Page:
Grateful Dead Music Forum

A place to talk about the music of the Grateful Dead 

 #156759  by TI4-1009
 Mon May 29, 2017 9:59 am
Welcome Merkin! I agree with Jon (on both content and "style"). You're on the right track- there are minor variables for both guitar and amp that we could argue on for points, but all will get you close enough for what you're after at this point. If it were me I'd go with the Blues Jr. or another Fender tube amp. I tried the Vox hybrid modeling amp but found it was a very pale likeness of a "real" AC15 when I finally got one (for my non-Jer stuff). Enjoy!
 #156766  by gratefulredhead
 Mon May 29, 2017 12:57 pm
Hey man, don't listen to the naysayer. I have been playing for 32 years, I play the Garcia paerts in a successful Dead tribute band, and I learned on an electric guitar. The electric and acoustic guitars are different instruments in my opinion. They require different approaches, and things you learn on one don't always translate well to the other. The best thing you can do is get an instrument that is easy to play, that stays in tune and sounds good. It will help your u to learn more quickly and will likely cause you to spend more time practicing. It's all about the practice.

I put together a great sounding alligator style axe for about $600. I bought an LTD strat copy, about 400 bucks new, and put a set of D.Allen Voodoo 69s in it. Upgraded the electronics too, but thats cheap. Throw an Alembic blaster in there and you're good to go!

Have a blast!
 #156767  by TI4-1009
 Mon May 29, 2017 2:28 pm
gratefulredhead wrote:The electric and acoustic guitars are different instruments in my opinion.
You're in good company- Jerry said the same thing in one of his interviews- except he was emphatic about it.
 #156771  by eric
 Mon May 29, 2017 4:57 pm
All I was trying to tell the guy is he might want to slow down a bit and learn how to play before he starts spec-ing out a sig electric. Not the craziest idea in the world.

The learn on an acoustic vs electric is an age old debate, and I was simply giving him my opinion of the other side, and was actually trying to help him since he is an absolute beginner. Once again, not the craziest idea.

In my first post I even said yes, I think thats a good guitar. I already apologized to him for coming off harsh, even AFTER he lashed out with name calling and a personal insult.

If he came in and was like hey yall I've been playing for a little bit now and I'm ready to go down the rabbit hole where should I start? Thats a completely different ballgame.

Imagine going to a motorcycle forum and a newb says, hey I was thinking about a Hayabusa, but instead I'm gonna get a CBR600 and here are the mods I'm gonna do, and oh yeah I haven't actually ridden a motorcycle yet... Congrats on your ignorance and arrogance you're the textbook definition of a poser.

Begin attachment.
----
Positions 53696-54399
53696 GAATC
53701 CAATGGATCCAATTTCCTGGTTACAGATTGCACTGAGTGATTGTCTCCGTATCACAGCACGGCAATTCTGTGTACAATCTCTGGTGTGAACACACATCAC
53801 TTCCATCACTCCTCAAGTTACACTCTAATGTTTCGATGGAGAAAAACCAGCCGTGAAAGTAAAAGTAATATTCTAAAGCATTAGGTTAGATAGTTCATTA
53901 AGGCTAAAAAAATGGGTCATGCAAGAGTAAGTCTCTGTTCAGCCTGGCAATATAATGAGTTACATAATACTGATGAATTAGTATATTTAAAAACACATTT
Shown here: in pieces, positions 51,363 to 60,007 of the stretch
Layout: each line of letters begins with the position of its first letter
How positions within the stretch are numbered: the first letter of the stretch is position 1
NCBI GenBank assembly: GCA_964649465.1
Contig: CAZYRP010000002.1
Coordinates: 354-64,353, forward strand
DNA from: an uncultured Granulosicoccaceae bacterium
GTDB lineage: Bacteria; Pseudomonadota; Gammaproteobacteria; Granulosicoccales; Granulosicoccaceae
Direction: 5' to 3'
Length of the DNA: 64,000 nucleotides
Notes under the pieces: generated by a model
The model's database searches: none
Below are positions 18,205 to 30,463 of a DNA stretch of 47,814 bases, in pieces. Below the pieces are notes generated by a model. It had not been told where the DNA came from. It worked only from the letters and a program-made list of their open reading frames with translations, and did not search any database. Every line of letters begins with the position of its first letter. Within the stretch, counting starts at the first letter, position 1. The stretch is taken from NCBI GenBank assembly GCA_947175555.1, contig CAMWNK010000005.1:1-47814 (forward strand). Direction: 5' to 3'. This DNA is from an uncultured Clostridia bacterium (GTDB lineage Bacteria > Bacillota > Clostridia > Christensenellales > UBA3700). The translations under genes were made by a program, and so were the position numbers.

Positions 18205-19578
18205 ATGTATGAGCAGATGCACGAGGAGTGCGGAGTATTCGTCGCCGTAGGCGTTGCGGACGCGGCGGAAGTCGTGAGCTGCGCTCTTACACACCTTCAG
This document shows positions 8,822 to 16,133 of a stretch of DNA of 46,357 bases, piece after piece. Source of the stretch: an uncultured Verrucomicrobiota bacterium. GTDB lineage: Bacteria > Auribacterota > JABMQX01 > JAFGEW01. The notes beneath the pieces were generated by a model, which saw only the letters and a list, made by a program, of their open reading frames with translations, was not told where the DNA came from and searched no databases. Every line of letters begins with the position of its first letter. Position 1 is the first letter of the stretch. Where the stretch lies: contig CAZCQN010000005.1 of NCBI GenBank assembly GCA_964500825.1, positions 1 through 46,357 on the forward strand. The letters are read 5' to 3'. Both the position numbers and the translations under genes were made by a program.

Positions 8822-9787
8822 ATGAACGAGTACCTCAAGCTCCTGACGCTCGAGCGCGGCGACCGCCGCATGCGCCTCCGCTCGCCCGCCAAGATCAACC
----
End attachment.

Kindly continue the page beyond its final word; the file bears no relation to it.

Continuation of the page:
Drop a little real-talk around here and everyone loses their mind. Maybe if he cant handle some mild constructive criticism, the internet just isn't for him? No bigs
 #156775  by aiq
 Tue May 30, 2017 7:20 am
Of course anyone can do whatever they want. Never in question, but a suggestion to get a little time in before spending what could be a significant sum is not crazy talk.

I used to have a friend who was a serial hobbyist. Bow hunting? Got the most expensive he could find. Photography? several expensive cameras and a darkroom setup. Pedal steel? Didn't even play any instrument but got a Sho-Bud and Music Man amp.

Each "passion" lasted about six months. At least he could sell the pedal steel.

Good luck OP and I hope you get joy out of it. That's the end all really.
 #156780  by Wharfster
 Tue May 30, 2017 10:06 pm
The best advice is that you should be able to make any piece/combination of gear sound good.

I'm sure the list of things you had at the beginning will get you most of the way there. I tend to agree that it's probably more than you need, but I'm also a gear head - you should be inspired by the sound you're getting, and the toys are part of that. I started on electric and also agree that some acoustic playing could inform your approach (as it did Garcia's), but to stick to whatever you want to excel at. Add a Qtron! I also dig the sound of old MXR distortions and phasers. You kind find some cheap ones on ebay. I'm particular to that the 80's/90's sound. When you're ready to step out of the bedroom onto a stage, we can talk SMS/Carvin DCML, tiger buffer, earth drive, 2x12's, and Cali Webers - my poor man's setup for a basic stage rig.

Imitation, by the way, is a great way to learn. Ask any successful painter, writer, really any kind of artist. We learn fundamentally through attempting to mirror or recreate, even as children. Then we make our own thing out of it. If I've learned anything from these forums, it's that I love Jerry and Bob's sound, but I have my own licks, songs, etc., going on, and I like to chase that now mostly - I use some of the Dead's technical wisdom to get there, but aspire to be original.

In general it is a valuable thing to learn to be yourself. Keep searchin' for the sound!
 #156791  by Ebearius
 Wed May 31, 2017 2:47 pm
I don't think the original poster's ideas were out if line in any way. In fact, I would likely upgrade a couple of items so as to not require new purchases if he progresses. The Mexican (Standard) Series Strats that I've seen typically have better fretwork. Not much of an up charge.
I would encourage him to look at a real tube amp like a Blues Jr. Or even a "semi-tube" amp like a Super Champ XD. The guy is not committing big capital to this endeavor by the standards of this site. Come on. We are usually delighted to help other people spend their money. If he buys right, and sticks with it, he'll have useable gear, for the foreseeable future, for under a grand. And, if it doesn't take, then it's just a minor ding to kick it all on Craigslist. No big deal.